4 April
Photography by Kai Oberhäuser

Inquiry into remedies for the serious invasion of privacy in NSW Report 2016

People in NSW may soon be able to sue for serious invasions of privacy, after a report from the legislative Standing Committee on Law and Justice recommended a statutory cause of action be introduced.

Privacy protection has been a hot topic in Australian law for almost a decade, and this NSW report is only the latest to recommend a cause of action for serious invasion of privacy, after law reform bodies in Victoria, NSW, SA, and at a Commonwealth level.

The Committee’s recommendations essentially adopt the model proposed by the Australian Law Reform Commission in 2014. Under the Committee’s model, a person would have the right to sue when:

  1. They have a reasonable expectation of privacy;
  2. Another person intrudes into their private affairs, or misuses or discloses private information about them; and
  3. The intrusion, misuse or disclosure is intentional or reckless (or negligent in the case of government and corporations).

The court would also need to be satisfied that the invasion of privacy was “serious”, and that the privacy interest being protected outweighed other public interests, including in political communication and artistic expression. However, plaintiffs would not have to prove any actual damage caused by the invasion of privacy.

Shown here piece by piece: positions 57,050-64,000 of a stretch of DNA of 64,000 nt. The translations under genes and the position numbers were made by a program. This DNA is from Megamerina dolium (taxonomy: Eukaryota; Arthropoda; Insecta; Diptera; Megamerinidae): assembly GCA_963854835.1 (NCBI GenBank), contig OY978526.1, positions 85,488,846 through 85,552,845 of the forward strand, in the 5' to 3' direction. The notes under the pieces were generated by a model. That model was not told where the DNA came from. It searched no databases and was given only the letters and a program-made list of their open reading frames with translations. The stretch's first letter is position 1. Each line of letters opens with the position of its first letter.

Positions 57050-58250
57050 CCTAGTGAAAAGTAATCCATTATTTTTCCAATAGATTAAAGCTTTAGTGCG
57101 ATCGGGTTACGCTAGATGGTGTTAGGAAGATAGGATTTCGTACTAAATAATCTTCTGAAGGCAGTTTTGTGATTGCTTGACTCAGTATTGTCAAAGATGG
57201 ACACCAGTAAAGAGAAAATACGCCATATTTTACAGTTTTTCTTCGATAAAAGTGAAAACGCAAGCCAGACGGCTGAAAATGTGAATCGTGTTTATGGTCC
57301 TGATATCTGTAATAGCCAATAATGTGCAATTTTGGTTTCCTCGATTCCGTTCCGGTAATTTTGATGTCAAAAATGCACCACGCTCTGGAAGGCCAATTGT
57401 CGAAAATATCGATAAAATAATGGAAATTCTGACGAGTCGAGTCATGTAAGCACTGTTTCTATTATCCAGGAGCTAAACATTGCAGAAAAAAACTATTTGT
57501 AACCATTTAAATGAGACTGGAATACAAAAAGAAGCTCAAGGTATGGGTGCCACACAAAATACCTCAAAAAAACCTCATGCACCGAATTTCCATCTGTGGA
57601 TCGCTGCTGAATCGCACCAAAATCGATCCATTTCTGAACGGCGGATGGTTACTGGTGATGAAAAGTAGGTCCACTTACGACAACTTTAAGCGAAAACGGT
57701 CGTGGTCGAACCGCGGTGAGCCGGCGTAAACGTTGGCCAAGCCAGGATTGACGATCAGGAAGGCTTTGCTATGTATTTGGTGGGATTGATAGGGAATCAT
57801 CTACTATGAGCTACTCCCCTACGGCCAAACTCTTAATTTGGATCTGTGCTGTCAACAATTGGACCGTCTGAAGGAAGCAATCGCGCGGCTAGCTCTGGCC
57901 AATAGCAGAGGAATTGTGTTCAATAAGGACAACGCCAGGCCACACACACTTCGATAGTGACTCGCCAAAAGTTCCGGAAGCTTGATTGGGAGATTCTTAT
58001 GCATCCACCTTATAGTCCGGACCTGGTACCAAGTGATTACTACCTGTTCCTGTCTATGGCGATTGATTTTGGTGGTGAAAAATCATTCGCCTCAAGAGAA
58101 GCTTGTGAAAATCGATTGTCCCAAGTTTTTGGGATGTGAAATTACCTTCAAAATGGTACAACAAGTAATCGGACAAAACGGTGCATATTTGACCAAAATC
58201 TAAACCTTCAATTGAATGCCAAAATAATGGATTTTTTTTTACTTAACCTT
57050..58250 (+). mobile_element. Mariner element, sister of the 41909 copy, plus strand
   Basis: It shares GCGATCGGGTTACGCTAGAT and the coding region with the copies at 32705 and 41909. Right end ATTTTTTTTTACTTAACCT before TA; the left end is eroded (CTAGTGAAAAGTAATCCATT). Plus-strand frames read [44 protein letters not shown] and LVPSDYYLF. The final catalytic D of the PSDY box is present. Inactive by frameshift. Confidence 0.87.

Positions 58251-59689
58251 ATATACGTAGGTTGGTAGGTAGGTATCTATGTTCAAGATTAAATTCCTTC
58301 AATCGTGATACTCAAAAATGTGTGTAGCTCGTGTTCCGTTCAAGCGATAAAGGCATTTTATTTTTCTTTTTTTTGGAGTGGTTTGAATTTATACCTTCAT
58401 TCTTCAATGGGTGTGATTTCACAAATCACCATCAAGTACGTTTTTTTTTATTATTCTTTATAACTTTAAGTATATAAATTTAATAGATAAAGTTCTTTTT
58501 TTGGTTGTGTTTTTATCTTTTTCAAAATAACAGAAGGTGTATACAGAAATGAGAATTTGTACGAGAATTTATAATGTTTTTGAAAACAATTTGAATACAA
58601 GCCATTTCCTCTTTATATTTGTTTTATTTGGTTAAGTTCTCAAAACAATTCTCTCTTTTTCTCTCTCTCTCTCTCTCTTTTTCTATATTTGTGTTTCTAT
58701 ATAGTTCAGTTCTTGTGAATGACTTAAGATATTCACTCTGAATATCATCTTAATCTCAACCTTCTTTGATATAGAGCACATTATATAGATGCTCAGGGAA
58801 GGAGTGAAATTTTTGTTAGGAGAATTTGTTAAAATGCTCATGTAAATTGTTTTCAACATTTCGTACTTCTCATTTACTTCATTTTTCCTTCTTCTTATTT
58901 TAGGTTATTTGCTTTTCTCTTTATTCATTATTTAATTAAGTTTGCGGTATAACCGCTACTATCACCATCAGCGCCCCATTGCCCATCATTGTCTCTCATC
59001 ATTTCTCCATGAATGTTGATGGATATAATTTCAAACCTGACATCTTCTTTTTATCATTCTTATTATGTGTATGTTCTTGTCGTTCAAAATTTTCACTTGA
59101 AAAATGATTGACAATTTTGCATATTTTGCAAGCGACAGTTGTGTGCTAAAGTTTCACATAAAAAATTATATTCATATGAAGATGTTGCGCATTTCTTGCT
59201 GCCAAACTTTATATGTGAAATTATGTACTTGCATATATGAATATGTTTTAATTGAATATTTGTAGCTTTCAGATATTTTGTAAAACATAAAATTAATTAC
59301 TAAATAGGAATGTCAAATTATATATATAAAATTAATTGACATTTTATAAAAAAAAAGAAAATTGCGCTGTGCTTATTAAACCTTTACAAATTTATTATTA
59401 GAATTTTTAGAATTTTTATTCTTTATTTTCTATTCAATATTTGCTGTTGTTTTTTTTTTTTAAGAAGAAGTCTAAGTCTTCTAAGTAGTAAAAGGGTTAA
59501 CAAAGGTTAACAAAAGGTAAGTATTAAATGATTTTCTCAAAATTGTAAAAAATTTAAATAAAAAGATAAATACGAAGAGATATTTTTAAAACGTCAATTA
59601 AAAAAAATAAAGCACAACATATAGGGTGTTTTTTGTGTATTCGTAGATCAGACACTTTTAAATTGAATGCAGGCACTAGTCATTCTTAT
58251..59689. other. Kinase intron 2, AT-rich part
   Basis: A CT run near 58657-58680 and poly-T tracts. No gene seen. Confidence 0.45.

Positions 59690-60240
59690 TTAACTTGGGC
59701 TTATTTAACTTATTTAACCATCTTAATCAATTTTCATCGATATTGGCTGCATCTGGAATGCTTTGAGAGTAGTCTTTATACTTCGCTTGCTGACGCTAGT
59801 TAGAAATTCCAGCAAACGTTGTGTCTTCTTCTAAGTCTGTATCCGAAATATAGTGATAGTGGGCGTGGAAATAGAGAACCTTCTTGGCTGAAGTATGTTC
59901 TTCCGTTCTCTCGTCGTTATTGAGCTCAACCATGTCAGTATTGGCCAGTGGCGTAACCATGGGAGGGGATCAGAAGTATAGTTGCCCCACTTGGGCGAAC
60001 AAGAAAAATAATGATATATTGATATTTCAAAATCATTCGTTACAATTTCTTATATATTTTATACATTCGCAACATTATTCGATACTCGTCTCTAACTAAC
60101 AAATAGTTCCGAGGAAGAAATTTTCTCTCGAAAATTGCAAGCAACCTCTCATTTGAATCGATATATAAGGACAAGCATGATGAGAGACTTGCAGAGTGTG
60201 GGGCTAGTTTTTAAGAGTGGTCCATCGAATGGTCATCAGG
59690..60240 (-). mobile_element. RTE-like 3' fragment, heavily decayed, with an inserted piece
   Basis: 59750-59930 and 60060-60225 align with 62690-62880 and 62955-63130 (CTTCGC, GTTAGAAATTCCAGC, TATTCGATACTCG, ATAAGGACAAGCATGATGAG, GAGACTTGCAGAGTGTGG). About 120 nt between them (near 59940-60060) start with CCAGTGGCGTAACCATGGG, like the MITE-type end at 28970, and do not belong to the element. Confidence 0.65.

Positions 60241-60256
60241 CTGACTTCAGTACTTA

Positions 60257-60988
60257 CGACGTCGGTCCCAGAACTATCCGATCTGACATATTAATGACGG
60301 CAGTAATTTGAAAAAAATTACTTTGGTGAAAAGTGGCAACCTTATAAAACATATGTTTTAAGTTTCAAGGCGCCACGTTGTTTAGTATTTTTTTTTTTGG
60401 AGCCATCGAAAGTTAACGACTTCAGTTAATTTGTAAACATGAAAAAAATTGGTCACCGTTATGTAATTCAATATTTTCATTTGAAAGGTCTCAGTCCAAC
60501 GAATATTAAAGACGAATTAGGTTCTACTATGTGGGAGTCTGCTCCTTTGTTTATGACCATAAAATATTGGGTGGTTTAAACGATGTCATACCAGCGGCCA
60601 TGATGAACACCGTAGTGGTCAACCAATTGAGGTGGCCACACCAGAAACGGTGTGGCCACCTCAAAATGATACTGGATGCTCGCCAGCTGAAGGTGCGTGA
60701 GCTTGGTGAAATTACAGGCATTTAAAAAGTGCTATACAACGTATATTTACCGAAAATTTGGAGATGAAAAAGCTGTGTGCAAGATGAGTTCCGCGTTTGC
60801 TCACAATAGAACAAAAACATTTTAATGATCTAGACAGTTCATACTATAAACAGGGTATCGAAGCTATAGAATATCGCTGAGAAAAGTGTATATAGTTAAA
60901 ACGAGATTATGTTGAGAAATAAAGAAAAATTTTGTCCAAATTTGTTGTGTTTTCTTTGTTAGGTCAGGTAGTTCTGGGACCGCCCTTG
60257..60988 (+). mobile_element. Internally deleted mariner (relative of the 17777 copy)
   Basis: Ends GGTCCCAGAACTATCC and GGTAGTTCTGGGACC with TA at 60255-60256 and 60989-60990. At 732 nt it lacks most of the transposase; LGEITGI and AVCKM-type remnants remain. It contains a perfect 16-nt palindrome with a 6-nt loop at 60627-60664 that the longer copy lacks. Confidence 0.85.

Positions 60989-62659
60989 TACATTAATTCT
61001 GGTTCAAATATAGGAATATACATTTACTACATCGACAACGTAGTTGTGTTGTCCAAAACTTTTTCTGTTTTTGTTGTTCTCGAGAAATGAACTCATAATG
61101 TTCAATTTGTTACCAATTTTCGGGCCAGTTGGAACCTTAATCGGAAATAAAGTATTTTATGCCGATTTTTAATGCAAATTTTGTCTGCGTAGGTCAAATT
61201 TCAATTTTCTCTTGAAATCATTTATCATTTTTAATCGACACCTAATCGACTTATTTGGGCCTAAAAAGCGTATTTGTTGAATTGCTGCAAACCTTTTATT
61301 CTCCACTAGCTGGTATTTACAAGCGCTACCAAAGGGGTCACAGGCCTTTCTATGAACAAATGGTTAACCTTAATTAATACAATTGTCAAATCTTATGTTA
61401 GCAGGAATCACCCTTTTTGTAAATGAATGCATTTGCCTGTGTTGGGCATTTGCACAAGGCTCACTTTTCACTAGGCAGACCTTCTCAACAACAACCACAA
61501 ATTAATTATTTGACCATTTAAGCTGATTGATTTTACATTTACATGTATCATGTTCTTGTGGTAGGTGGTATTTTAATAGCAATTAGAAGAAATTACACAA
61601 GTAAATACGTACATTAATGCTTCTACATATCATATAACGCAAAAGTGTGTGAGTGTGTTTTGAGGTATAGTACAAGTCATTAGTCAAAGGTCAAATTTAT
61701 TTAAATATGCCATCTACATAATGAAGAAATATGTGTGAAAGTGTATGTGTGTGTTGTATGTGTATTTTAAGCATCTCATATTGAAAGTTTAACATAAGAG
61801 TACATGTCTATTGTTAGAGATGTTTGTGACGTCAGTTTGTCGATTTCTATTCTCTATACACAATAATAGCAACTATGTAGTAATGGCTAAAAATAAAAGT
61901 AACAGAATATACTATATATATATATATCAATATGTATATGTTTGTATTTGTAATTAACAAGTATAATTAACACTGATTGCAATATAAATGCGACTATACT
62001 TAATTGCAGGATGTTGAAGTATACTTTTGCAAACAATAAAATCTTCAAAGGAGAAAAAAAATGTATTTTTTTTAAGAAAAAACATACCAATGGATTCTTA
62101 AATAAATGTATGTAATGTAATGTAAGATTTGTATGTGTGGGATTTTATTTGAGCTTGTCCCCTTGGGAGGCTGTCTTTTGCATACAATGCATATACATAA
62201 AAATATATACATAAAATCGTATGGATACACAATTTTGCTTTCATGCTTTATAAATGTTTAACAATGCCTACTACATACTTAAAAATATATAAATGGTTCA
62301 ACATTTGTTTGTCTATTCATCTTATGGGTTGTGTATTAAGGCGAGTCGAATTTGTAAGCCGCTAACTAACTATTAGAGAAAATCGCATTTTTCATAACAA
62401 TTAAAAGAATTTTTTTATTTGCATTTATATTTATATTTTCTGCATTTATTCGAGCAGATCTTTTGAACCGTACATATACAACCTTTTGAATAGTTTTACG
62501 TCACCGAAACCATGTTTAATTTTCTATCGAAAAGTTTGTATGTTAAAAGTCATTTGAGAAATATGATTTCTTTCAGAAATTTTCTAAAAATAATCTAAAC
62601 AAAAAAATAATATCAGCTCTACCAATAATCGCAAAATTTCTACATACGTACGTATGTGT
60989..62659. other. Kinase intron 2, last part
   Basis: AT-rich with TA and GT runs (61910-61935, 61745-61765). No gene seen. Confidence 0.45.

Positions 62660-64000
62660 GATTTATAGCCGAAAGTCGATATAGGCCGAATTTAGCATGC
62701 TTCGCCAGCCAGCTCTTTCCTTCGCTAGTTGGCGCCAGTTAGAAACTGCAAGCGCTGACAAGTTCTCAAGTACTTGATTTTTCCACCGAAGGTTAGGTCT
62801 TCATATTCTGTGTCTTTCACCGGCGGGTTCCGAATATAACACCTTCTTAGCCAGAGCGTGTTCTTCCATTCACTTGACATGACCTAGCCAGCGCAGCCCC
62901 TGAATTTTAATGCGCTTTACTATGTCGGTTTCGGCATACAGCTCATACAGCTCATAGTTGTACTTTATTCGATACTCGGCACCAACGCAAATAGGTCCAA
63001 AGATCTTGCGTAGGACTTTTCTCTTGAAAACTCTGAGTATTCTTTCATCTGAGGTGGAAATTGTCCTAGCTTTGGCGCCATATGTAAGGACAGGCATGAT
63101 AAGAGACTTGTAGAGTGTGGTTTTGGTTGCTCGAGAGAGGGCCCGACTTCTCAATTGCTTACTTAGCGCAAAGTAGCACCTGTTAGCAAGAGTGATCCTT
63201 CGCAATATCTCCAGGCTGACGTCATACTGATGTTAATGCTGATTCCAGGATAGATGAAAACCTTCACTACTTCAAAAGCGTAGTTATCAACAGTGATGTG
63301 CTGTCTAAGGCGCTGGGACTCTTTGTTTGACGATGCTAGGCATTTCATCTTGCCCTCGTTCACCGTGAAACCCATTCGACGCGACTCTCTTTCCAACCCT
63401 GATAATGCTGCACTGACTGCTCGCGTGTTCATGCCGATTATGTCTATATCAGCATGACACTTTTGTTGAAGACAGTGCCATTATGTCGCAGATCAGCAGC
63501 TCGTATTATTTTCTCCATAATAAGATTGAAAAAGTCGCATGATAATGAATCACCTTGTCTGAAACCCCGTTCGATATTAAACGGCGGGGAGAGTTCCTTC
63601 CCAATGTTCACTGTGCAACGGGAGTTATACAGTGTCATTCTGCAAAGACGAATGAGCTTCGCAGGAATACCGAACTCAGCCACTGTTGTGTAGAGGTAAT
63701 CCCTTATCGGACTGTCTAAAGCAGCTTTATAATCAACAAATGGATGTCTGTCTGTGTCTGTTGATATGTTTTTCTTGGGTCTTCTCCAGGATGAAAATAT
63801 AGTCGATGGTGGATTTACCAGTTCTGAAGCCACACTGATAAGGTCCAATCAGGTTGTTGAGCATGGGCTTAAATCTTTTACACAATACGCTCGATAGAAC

The Arts Law Centre of Australia has been making submissions to various bodies on the issue of invasion of privacy since 2007 (see here, here and here). Generally, Arts Law’s position has been that there is no need for a statutory cause of action, and that privacy is already adequately protected – for example by the law of trespass, breach of confidence, and various criminal offences. 

In its 2015 submission, Arts Law expressed concerns that a statutory cause of action would have a negative effect on artists who portray or capture images of people in public spaces, and restrict the freedom of expression of writers and journalists. This is especially so given Australia does not have an enshrined general right to free speech or expression.

Media organisations, including Fairfax, News Corp and the MEAA also strongly opposed the introduction of a privacy tort on freedom of expression and public interest grounds.

The Committee cited some of these concerns when discussing the defences which should be available to an invasion of privacy claim. These defences might work similarly to those available in defamation law, which sometimes require judges to weigh fuzzy notions like public interest and reasonableness. In practice, media organisations sued for defamation have found it difficult to make out these defences.

If the Committee’s recommendations are accepted by the NSW government, NSW will be the only jurisdiction in Australia to allow individuals to sue directly for invasions of privacy.

Seb Tonkin is a law graduate, former Federal Court associate, and intern at the Arts Law Centre of Australia.